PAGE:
REVIEW: Kane Brown’s Drunk or Dreaming Tour thrilled at Rogers Place
The Georgia-born singer is rising to country stardom with the tried-and-tested formula of country tropes and arena-rock showmanship
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Is there space in the nearly interchangeable roster of current country music stars for Kane Brown?
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REVIEW: Kane Brown’s Drunk or Dreaming Tour thrilled fans at Rogers Place Back to video
If there isn’t then there needs to be, at least if the audience at Sunday night’s concert at Rogers Place has anything to say about the matter. Brown has been making the case for superstardom since 2017, and now — with his third full-length album, this year’s Different Man — he’s securing it.
The 29-year-old is doing it on his Drunk or Dreaming tour with the tried-and-tested formula of country tropes and arena-rock showmanship put to full use on opener Pull It Off, an unabashed mid-tempo rocker all stuttering guitar and lust, fire and smoke. It wasn’t long before he was bowing to the tropes of more recent country music, however. But instead of focusing on those daisy dukes, he’s more interested in another piece of clothing (Short Skirt Weather), paying homage to his upbringing (Hometown), and genuflecting at the altar of ‘90s country while namechecking Alan Jackson and Brooks & Dunn (Like I Love Country Music).
It’s pretty innocuous stuff, played with energy and a lot of audience interaction, musical puzzle pieces reconfigured and buffed for a new generation. You could make a case that it’s both authentically Nashville and authentically country as it currently stands. By that I mean practically every song has a long list of writers attached to it, tested for maximum radio appeal, and that they reflect exactly what Brown would have heard growing up in the 2000s: rock, pop, hip hop, dancehall, new country and even a small gloss of ‘70s twang.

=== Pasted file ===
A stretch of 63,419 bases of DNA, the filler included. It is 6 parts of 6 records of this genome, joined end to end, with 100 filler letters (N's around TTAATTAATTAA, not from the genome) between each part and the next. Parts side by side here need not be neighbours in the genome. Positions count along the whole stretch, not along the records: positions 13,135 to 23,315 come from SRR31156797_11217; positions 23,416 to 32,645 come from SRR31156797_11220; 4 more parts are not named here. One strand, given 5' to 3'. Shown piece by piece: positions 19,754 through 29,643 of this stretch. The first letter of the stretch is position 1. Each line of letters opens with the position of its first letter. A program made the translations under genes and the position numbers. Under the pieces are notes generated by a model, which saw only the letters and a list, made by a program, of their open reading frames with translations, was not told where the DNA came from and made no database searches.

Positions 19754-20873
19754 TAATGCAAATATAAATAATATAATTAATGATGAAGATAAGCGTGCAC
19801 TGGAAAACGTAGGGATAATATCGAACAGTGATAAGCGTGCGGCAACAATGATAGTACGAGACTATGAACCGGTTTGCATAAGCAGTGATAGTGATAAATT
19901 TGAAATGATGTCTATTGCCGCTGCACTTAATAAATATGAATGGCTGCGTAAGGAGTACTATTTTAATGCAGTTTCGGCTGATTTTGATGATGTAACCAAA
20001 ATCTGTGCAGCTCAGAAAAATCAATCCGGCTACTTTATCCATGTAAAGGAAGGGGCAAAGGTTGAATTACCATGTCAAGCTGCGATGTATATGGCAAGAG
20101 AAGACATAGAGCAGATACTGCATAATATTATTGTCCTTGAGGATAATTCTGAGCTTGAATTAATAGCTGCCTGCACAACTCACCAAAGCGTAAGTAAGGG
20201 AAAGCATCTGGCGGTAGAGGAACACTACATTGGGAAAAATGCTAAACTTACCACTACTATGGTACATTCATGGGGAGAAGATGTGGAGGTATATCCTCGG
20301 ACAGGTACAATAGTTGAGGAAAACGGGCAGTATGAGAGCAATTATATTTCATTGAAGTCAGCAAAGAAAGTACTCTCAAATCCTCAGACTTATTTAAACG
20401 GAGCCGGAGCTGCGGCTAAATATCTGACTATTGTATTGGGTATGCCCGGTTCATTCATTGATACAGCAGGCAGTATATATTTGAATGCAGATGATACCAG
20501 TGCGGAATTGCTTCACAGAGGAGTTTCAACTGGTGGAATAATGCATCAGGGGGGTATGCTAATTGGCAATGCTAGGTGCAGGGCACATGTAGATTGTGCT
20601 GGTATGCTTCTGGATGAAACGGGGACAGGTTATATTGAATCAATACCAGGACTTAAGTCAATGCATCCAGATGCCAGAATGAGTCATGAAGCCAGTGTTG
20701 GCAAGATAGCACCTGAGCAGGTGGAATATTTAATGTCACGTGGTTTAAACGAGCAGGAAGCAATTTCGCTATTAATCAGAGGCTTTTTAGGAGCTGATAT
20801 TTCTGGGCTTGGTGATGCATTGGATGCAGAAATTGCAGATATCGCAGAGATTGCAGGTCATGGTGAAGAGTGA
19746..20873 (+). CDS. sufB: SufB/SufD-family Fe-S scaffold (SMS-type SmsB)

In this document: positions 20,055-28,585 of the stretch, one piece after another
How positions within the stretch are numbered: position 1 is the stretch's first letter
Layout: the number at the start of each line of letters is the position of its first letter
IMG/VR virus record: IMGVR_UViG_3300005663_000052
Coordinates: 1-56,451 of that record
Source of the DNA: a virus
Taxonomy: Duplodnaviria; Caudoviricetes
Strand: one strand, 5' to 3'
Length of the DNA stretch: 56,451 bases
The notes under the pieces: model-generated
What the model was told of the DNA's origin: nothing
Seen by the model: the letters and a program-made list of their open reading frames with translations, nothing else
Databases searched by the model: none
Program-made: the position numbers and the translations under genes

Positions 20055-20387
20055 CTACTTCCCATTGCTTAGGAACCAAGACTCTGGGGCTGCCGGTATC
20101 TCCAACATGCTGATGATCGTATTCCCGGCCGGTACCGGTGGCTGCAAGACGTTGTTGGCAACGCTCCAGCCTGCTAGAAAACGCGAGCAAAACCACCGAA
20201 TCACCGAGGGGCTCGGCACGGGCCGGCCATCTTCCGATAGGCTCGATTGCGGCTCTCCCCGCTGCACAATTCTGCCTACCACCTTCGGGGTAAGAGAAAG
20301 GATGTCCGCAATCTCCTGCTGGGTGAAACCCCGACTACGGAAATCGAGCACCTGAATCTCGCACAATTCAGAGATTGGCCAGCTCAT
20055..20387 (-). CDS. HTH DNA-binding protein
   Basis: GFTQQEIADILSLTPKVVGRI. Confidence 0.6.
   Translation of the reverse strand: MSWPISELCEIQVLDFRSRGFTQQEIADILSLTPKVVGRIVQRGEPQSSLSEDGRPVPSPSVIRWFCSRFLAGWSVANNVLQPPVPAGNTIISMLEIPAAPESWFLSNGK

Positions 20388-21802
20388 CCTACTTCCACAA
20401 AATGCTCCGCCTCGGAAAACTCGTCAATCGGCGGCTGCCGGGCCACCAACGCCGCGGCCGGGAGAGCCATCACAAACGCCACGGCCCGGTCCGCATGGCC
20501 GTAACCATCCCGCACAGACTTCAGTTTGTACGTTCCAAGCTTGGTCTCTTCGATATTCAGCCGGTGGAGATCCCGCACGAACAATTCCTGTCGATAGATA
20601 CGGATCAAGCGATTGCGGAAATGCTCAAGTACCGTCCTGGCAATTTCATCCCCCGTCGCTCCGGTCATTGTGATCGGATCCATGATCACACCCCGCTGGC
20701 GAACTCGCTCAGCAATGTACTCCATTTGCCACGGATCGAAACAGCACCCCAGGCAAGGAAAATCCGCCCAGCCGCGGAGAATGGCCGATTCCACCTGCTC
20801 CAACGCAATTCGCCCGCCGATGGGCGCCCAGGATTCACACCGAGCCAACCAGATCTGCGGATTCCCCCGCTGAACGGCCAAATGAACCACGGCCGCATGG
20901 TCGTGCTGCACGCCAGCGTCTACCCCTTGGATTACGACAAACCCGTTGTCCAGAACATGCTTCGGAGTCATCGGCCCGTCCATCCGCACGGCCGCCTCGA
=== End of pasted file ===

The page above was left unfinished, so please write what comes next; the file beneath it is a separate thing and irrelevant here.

That eclecticism is what makes him interesting, not so much the songwriting. The world’s a much better place when Sean Kingston, Ben E. King and George Jones are slotted together in the tribute section of a country music show, as Brown did with an a cappella read on Jones’s Ol’ Red (introduced as a Blake Shelton song) and a snatch of Kingston’s Beautiful Girls, King’s Stand By Me tumbling out the other side in surprise. The through line is jealousy and crime, the musical line wavering as it should in an era where people aren’t quite so hung up on purism. It makes you wonder what would have happened if Merle Haggard had decided to follow up one of his Bob Wills covers with a sideways version of a Sly Stone song? Probably more than what actually happened last night, but at least those straightjacket rules have loosened.
Brown had a lot to talk about on Sunday night. And the truth is, as a poor, biracial kid growing up in Georgia he does have a story worth listening to. A few crowd members were tuning out at that point, but he had them back with a blasting version of Crank That by Soulja Boy. He’s got a rich and adaptable voice, Brown does, whether snapping out hip-hop lines or sinking in a swamp of fiddle, banjo and electric guitar on Bury Me in Georgia.
With an hour to showcase herself, direct support Jessie James Decker had more time to work with than most openers do. She filled it with a handful of mid-tempo original songs like Almost Over You and her current single I Still Love You, sung in a strong and brassy voice, plus a lot of stage banter. Decker turned a considerable section of the show over to her talented band, which meant snippets of easy-to-please fan favourites like Sweet Emotion, Come Together and Don’t Stop Believing, followed by her own cover of Old Town Road. Fun if you like that kind of stuff, but not particularly memorable.
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